- Be flexible. If plan A isn’t going to work, be willing to use plan B or randomly create a plan Z.
- Don’t be efficient. This is easily the most difficult thing. I used to plan my time efficiently – I have 40 minutes in the morning before class so I can get A,B,C, and D done in that time. No. Maybe plan one thing to get done in that time, or ideally nothing. Do everything else at home the night before.
- Redefine what is “productive.” Sitting and chatting with another teacher, or even sitting and listening to other teachers talk in a language you don’t understand, can be productive. You’re showing that you care enough to spend time with them.
- Let some things go. You can’t chase down every learner and force them to hand in their assignments. You might not cover everything you wanted to cover in class. Oh well!
The following week another unexpected school event caused me to miss more classes. Then they decided that we would stop rotating classes on Thursday (still 5 school days from when exams were supposed to start!). Theoretically the teachers are still supposed to teach during this time, but it doesn’t work out well at all, it’s pretty much chaos.
THEN, they decided that exams would start on Monday instead of on Wednesday as scheduled! Unexpectedly I was done teaching for the term two days early. Fortunately, this was not entirely surprising, so my classes were 90 percent done with what they were supposed to finish and they were able to finish the rest Monday and Tuesday.
Besides the crazy school schedule I had a very stressful weekend just before exams started when I went to the north for the parents’ meeting. Many of our learners (about half) are boarders who actually come from villages in the north, so we have one parents’ meeting up there every year that all the teachers are supposed to go to. I was glad to get the chance to go to the north actually, since I still hadn’t been. The meeting was held in Oshakati, about 4 hours north of Tsumeb.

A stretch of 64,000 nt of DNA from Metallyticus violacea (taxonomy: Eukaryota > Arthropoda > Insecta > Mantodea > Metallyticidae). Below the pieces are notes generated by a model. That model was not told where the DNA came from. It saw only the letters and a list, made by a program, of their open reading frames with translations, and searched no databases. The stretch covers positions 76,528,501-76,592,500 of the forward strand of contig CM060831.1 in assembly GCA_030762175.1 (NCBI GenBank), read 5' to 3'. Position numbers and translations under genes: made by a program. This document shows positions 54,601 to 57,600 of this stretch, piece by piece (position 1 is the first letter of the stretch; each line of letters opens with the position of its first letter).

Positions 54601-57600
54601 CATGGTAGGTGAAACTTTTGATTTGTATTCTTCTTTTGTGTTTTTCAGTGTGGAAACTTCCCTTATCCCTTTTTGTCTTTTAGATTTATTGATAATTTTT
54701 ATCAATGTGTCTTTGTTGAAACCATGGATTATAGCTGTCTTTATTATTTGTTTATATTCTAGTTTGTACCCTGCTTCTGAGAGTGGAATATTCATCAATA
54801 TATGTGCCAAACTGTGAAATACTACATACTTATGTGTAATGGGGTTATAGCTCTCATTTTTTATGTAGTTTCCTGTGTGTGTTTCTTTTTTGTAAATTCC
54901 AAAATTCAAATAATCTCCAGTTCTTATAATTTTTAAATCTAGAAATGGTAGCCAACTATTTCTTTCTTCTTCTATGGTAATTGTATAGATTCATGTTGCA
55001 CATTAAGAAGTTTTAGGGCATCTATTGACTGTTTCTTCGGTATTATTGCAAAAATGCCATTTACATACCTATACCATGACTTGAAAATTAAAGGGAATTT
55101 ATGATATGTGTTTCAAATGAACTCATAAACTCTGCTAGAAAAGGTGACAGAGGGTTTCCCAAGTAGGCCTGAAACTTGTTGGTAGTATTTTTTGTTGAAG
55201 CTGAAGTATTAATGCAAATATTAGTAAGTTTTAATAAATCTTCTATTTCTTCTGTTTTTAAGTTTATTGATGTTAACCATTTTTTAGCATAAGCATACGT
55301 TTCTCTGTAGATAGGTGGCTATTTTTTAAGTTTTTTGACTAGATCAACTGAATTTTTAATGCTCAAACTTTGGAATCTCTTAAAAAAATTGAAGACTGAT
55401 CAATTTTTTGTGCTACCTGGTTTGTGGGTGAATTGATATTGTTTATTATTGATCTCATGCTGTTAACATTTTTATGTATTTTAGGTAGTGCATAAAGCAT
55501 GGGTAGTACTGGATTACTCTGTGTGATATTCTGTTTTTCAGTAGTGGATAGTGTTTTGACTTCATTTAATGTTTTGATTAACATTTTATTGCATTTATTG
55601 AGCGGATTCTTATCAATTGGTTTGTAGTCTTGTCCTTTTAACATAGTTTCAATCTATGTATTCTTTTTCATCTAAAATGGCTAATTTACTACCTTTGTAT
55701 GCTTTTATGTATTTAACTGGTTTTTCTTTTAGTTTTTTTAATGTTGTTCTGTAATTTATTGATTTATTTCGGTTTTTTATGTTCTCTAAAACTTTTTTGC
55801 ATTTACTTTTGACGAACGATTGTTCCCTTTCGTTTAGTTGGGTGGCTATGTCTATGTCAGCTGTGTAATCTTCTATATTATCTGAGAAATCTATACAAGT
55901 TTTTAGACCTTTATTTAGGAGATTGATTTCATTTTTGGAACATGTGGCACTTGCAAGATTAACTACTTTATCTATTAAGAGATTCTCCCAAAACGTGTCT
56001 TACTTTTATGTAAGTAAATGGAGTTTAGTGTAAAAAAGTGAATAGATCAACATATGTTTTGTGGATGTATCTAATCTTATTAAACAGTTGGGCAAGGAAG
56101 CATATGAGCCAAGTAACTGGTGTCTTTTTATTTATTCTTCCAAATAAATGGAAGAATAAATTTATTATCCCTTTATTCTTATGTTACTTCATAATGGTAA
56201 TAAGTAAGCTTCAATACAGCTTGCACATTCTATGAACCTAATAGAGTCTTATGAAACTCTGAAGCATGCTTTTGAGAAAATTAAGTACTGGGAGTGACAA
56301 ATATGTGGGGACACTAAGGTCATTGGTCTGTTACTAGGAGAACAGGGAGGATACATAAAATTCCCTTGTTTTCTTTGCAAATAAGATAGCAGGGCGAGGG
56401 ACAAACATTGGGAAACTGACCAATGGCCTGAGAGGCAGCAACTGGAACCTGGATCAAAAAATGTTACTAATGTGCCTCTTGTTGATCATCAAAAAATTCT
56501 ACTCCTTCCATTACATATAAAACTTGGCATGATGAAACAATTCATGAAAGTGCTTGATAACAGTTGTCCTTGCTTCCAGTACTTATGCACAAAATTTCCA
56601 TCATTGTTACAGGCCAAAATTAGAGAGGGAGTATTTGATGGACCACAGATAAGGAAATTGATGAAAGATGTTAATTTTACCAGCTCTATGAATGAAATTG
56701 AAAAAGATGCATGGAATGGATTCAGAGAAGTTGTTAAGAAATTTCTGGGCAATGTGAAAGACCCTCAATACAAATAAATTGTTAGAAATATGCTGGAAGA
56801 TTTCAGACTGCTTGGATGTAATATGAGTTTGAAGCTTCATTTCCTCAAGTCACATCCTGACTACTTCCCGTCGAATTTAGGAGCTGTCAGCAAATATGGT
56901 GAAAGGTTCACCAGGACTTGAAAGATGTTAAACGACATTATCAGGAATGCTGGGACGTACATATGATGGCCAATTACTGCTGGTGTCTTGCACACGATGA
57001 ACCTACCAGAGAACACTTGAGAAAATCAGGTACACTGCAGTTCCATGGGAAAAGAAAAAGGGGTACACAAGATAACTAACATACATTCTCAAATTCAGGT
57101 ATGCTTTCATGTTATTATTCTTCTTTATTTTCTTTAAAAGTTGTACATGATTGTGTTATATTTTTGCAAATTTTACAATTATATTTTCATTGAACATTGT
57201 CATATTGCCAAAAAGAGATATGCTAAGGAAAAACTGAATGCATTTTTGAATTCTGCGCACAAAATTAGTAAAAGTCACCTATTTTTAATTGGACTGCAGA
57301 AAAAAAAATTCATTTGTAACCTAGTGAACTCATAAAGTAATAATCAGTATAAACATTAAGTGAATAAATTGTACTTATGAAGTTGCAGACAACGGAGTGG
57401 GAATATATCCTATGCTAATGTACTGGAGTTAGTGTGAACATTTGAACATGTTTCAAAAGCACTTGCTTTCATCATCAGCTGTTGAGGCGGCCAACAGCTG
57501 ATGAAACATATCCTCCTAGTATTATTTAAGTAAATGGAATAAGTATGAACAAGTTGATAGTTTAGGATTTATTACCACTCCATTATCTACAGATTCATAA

In short – glad I went, both for the chance to see the north and for the chance to spend time with teachers outside of school. On the other hand, EVERYTHING from departure to meals to sleep to the actual meeting to getting back home ran 1-3 hours later than planned. It just about drove me crazy.
NOW, we’re well into exams (only one week left, thank goodness!) and that’s a whole nother story… Learners come to school every day for six hours, but may be writing as few as two exams a week. There are no lessons. It’s like an endless study hall. Poor kids, and poor teachers who have to supervise them and keep them quiet!
The good thing is, now that we’re not planning lessons, we have a lot more free time in the afternoons and evenings. That alone makes a big difference! I even have most of my marking done and Dylan’s about half way through his. We’ve pretty much successfully completed our second term as teachers!
One sad thing is we haven’t been able to watch any Olympics at all, given our lack of access to TV. I realized this is the second time in a row that I’ve missed the summer Olympics because of being in Africa (the last time was in 2008 while I was in Rwanda). Shame!
Thanks again for your prayers and encouragement. We wouldn’t be getting through this nearly as well as we are without that! =)